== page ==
Mild-mannered 2017 NASCAR premier series champion Martin Truex Jr. appeared to be cruising toward back-to-back titles. He just had two obstacles to clear, Joey Logano and his lousy short-track legacy.
In his first year as an NBC Sports analyst, Dale Earnhardt Jr. covered the fall 2018 event at Martinsville Speedway as a journalist, retired racer, and friend.
Truex remained winless at tracks shorter than one mile at that point in his career. He was in a position to end the skid, but he had to take out Logano.
He didn’t. And Logano did, driving away with the checkered flag and 2018 drivers’ championship following a bump-and-run maneuver.
Martin Truex Jr. proved to be ‘too nice’ to Joey Logano during key Martinsville Speedway moment in 2018
“He’s too nice,” Earnhardt yelled into his microphone, reported by Beyond the Flag. “The 22 (Logano) goes around him on the outside, and Martin never did anything! He just sat there and watched it happen!”
Truex’s short-track misadventures continued until the 2019 spring race at Richmond Raceway, proving in a small sample size that good guys don’t always finish out of first place.
That wasn’t always true for Truex, however. He started 0-for-80 at short tracks, mainly Bristol Motor Speedway, Richmond Raceway, and Martinsville. It took Truex parts of 16 seasons to finally achieve his breakthrough.
Entering NASCAR’s much-ballyhooed 2022 exhibition opener on Feb. 6, the quarter-mile Clash at the Coliseum, Truex has emerged as one of the Cup Series’ top short-track racers.
Believe it or not.
“Honestly, nothing really clicked,” Truex told CBS Sports of his early struggles. “It wasn’t like one thing we did. It was just kind of a work in progress more than anything. …”
Truex displayed his short-track chops with a come-from-behind victory on Sept. 11 anniversary race
Things click now.
Along with Kyle Busch and Brad Keselowski, Truex is one of the drivers to watch during the Clash. Nestled within the confines of the Los Angeles Memorial Coliseum, a newly constructed track, at the cost of more than $1 million, awaits. It’s the shortest track on the ’22 schedule – by far.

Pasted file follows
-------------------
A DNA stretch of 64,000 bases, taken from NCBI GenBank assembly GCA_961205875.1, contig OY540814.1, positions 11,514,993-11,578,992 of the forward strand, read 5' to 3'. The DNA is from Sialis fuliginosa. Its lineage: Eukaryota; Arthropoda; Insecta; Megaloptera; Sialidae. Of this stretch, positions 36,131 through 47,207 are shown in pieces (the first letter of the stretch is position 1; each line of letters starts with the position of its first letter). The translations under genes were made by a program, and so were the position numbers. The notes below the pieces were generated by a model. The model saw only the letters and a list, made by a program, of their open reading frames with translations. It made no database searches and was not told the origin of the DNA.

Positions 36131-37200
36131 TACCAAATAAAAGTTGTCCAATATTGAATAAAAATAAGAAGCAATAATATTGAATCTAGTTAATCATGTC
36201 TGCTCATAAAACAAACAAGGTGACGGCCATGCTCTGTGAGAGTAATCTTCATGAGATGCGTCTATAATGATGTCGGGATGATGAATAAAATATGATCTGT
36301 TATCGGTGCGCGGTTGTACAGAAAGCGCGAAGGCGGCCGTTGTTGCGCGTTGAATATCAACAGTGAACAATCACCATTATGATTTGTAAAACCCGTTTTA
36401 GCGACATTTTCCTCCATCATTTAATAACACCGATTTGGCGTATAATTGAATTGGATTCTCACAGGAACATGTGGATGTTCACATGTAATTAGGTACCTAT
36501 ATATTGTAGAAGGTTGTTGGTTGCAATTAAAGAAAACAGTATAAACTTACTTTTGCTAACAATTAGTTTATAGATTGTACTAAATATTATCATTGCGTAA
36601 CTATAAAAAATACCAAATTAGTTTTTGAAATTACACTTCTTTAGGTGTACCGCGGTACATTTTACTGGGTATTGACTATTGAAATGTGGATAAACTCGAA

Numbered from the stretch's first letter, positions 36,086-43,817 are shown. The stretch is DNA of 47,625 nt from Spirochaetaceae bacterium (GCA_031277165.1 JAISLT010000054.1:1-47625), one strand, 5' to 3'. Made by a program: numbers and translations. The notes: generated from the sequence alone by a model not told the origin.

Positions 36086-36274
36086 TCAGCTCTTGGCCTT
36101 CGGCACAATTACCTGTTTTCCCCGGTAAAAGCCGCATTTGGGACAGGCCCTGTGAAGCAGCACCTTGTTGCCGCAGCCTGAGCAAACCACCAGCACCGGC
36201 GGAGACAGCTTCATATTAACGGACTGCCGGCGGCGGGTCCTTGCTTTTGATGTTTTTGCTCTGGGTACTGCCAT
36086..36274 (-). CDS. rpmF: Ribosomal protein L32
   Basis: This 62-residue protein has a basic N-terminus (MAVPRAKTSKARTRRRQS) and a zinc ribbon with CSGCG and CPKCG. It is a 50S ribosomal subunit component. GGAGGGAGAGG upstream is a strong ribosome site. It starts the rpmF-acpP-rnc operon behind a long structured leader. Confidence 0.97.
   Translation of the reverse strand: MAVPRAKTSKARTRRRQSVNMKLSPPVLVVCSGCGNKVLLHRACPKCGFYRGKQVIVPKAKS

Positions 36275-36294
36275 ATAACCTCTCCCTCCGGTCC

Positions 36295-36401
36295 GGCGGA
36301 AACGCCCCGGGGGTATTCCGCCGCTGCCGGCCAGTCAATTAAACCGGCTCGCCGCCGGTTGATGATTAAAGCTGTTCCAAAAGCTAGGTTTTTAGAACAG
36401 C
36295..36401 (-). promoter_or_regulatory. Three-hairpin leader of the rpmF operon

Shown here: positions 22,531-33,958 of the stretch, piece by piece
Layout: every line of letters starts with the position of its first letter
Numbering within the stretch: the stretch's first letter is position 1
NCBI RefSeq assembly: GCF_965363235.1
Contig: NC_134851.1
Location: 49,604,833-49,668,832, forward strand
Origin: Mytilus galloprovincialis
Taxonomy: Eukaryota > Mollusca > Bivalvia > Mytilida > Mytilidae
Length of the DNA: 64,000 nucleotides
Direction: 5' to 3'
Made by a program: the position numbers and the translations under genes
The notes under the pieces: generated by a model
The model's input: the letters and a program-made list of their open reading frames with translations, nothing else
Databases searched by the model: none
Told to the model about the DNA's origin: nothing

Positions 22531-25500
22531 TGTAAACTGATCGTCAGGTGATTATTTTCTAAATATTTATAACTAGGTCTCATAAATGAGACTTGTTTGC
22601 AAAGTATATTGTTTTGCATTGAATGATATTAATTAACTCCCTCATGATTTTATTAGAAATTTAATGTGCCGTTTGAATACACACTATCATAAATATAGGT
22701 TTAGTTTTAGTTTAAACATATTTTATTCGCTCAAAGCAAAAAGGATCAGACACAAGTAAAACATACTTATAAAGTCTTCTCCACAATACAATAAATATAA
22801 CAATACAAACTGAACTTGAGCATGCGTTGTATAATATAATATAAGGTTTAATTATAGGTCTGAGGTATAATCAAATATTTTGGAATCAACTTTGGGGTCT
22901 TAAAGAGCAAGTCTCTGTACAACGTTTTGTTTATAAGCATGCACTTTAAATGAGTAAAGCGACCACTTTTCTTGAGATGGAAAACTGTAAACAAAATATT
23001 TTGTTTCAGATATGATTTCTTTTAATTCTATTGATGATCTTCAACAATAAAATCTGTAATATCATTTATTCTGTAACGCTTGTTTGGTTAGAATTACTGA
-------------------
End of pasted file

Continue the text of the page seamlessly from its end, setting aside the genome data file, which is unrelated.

The Clash will be raced on a surface that is one-third the size of .75-mile Richmond, a track Truex has come to dominate with two wins in his past four outings.
On the 20th anniversary of Sept. 11, Truex displayed his new short-track chops by winning after being penalized after his fender inched in front of Denny Hamlin’s machine at the start. Before completing the first lap, Truex fell from the front to the rear.
Sixty laps later, however, Truex forced his way into the top 10. On Lap 269, he took the lead and, aided by a swift pit stop, cruised to an eight-second advantage at one point.
From the lead pack to 37th place to Victory Lane.
On a short track?
Truex must get by the non-points Clash exhibition before returning to Richmond next month
Truex has re-invented himself over the past three seasons, winning six of the past 15 short-track events. Since last season’s spring race at Martinsville, Truex has totaled five straight top-7 finishes.
If the “nice” competitor continues to pile up points at short tracks, Truex could discover a formula for snapping his recent streak of runner-up finishes. Since Logano’s bump-and-run, he has placed second in the drivers’ standings three times. The outlier was 2020, when he finished seventh.
A non-points race, the Clash will not offer Truex an opportunity to exploit his recent short-track success.
The circuit returns to Richmond on April 3.